Jesus’ healing the man blind from birth is one of Scripture’s most astonishing stories. On a number of levels, actually.
First, the healing itself. “After saying this, [Jesus] spit on the ground, made some mud with the saliva, and put it on the man’s eyes. ‘Go,’ he told him, ‘wash in the Pool of Siloam’ (this word means ‘Sent’). So the man went and washed, and came home seeing” (John 9:6, 7).
To mix spit with dirt, to rub the mixture on his eyes, to tell him to go wash in a pool, and the man, probably a teenager—can now see? Jesus didn’t heal just his eyes (his eyes themselves might not have been the problem); Jesus had to restore billions of neurons as well. What, in the annals of human knowledge, in the clichés of science, in the formulas of natural law can explain what happened (our disciplines might not have the vocabulary)? This first century event reveals the paucity of our twenty-first century grasp of reality.
Second, the pharisaical reaction to the miracle. “They brought to the Pharisees the man who had been blind. Now the day on which Jesus had made the mud and opened the man’s eyes was a Sabbath. Therefore the Pharisees also asked him how he had received his sight. ‘He put mud on my eyes,’ the man replied, ‘and I washed, and now I see.’ Some of the Pharisees said, ‘This man is not from God, for he does not keep the Sabbath’” (John 9:13-16).
Here before them was one of the greatest revelations of the power and character of God since, perhaps, Sinai (“Since the world began it has been unheard of that anyone opened the eyes of one who was born blind” John 9:32, NKJV). Yet the souls of these men were so stale and crusted over by the dogma of their traditions that, because Jesus did it on the Sabbath, they missed what this miracle revealed. Zeal for the trivial blinded them to the divine.
More than once, too. The Gospels show what happened when human tradition and man-made rules conflicted with the Word of God, specifically the Word of God regarding the seventh-day Sabbath. Don’t miss the point: the seventh-day Sabbath versus human tradition was central to many of the controversies between Jesus and the powers-that-be.
In Matthew 12 Jesus was attacked by the authorities over the seventh-day Sabbath regarding a relatively minor matter. In the same chapter Jesus healed a man with a withered hand (verse 13), another miracle that defied natural law. And how did religious leaders respond to this astonishing expression of God’s power? “The Pharisees went out and plotted how they might kill Jesus” (Matt. 12:14).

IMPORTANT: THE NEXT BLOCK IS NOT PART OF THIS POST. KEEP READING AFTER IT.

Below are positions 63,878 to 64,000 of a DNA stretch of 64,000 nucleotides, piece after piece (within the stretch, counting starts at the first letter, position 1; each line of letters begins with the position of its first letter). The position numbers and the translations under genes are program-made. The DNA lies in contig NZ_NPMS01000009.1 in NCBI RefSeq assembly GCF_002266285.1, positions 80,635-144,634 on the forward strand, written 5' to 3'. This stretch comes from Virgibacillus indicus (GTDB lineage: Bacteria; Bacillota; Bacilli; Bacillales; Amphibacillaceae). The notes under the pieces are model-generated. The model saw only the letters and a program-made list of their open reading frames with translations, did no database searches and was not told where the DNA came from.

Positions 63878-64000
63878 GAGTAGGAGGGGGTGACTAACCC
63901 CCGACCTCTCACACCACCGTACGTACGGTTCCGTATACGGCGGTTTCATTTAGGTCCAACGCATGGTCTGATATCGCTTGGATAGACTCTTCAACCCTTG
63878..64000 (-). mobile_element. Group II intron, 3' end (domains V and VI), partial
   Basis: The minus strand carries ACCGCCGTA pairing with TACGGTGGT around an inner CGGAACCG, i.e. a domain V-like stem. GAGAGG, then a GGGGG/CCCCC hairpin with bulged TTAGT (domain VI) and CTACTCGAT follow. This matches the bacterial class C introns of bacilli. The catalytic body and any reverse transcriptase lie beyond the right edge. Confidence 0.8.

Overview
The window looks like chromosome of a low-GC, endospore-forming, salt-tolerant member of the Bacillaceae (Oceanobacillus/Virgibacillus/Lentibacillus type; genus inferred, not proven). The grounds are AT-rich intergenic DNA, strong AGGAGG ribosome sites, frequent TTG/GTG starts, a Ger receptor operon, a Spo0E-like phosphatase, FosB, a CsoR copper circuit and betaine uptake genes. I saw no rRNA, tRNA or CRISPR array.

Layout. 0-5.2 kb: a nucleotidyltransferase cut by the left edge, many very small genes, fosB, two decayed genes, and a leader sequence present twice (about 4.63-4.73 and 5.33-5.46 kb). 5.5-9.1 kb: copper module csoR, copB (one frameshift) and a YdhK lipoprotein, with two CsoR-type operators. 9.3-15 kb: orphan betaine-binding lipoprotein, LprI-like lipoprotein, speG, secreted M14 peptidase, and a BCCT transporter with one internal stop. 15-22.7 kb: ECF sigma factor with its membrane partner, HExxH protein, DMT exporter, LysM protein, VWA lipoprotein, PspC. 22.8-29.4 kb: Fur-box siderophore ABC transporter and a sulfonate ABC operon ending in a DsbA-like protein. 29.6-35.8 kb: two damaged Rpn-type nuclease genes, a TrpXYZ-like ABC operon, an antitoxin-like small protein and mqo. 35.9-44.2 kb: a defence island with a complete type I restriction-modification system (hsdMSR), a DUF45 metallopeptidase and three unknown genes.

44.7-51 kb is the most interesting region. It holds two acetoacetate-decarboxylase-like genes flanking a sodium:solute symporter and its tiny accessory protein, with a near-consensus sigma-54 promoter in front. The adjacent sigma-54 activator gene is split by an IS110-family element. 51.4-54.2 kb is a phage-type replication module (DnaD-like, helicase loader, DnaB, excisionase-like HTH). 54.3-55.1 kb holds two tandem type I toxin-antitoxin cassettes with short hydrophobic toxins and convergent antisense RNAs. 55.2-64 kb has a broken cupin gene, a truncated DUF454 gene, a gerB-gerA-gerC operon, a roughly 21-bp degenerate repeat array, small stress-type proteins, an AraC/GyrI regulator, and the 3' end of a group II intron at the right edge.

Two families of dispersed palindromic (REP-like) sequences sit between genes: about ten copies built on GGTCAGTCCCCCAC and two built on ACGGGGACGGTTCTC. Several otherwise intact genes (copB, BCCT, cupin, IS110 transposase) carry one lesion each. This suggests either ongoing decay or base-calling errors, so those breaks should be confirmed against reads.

Death because of the seventh-day Sabbath?
Then there’s the woman “crippled by a spirit for eighteen years” (Luke 13:11), and on the seventh-day Sabbath Jesus healed her, much to the chagrin of the establishment.
In another seventh-day Sabbath healing, Jesus went into the home of a Pharisee to eat, but when He was there “they watched Him closely” (Luke 14:3). Why? To marvel at the glory of God revealed in Jesus, or to find more reasons to persecute Him?
In John 5, “because Jesus was doing these things on the Sabbath, the Jewish leaders began to persecute him” (verse 16). (See also John 7:16-23.)
Persecution, death even, because of human tradition versus the seventh-day Sabbath? Sound familiar?
As we understand the book of Revelation, people will worship either the Creator (Rev. 14:7), or the beast and his image (Rev. 13:15; 14:9). And because God’s people are depicted as, among other things, keeping the “commandments of God” (Rev. 12:17; 14:12), which includes the only commandment about God as Creator (Ex. 20:8-11), and which happens also to be the same commandment that the beast power attempted to change (Dan. 7:25)—it’s no wonder that the seventh-day Sabbath, as opposed to human tradition (Sunday sacredness), will become a crucial issue.
Every Christian doctrine rests upon the doctrine of creation. Atonement, the cross, sin, salvation, none make sense apart from God as Creator. Creation is the most foundational Christian teaching because on it sit all other Christian teachings. And the seventh-day Sabbath, embedded in Creation itself (Gen. 2:1-3), remains the most foundational expression of that most foundational doctrine.
Creation is so important that God demands one-seventh of our lives, every week without exception, to remember it—something required for no other teaching, because no other teaching has validity apart from this one. Also, God’s memorial of creation doesn’t exist at a place or in an object that we have to go to (a holy hill, holy mountain, or holy city); instead, God’s memorial of creation comes directly to us every week (at about 1,000 miles per hour), and without exception.
Hence, to usurp the most basic sign (the seventh-day Sabbath) of the most basic doctrine (creation) is an attempt to usurp the Lord’s authority at the most basic level possible: Him as Creator.
The only level more basic is God Himself.
When we consider how fundamental worship of the Creator is to Christianity, and that the seventh-day Sabbath is foundational to this truth, it’s hard to see how the controversy about worship in the last days could center around anything else but. And though specific issues differ (how to keep the day as opposed to which day)—the principle behind this controversy, i.e., that of human traditions versus the seventh-day Sabbath, is reflected, even foreseen, in Jesus’ experiences as well.
Clifford Goldstein is editor of the Adult Sabbath School Bible Study Guide. His latest book, Baptizing the Devil: Evolution and the Seduction of Christianity, is available from Pacific Press.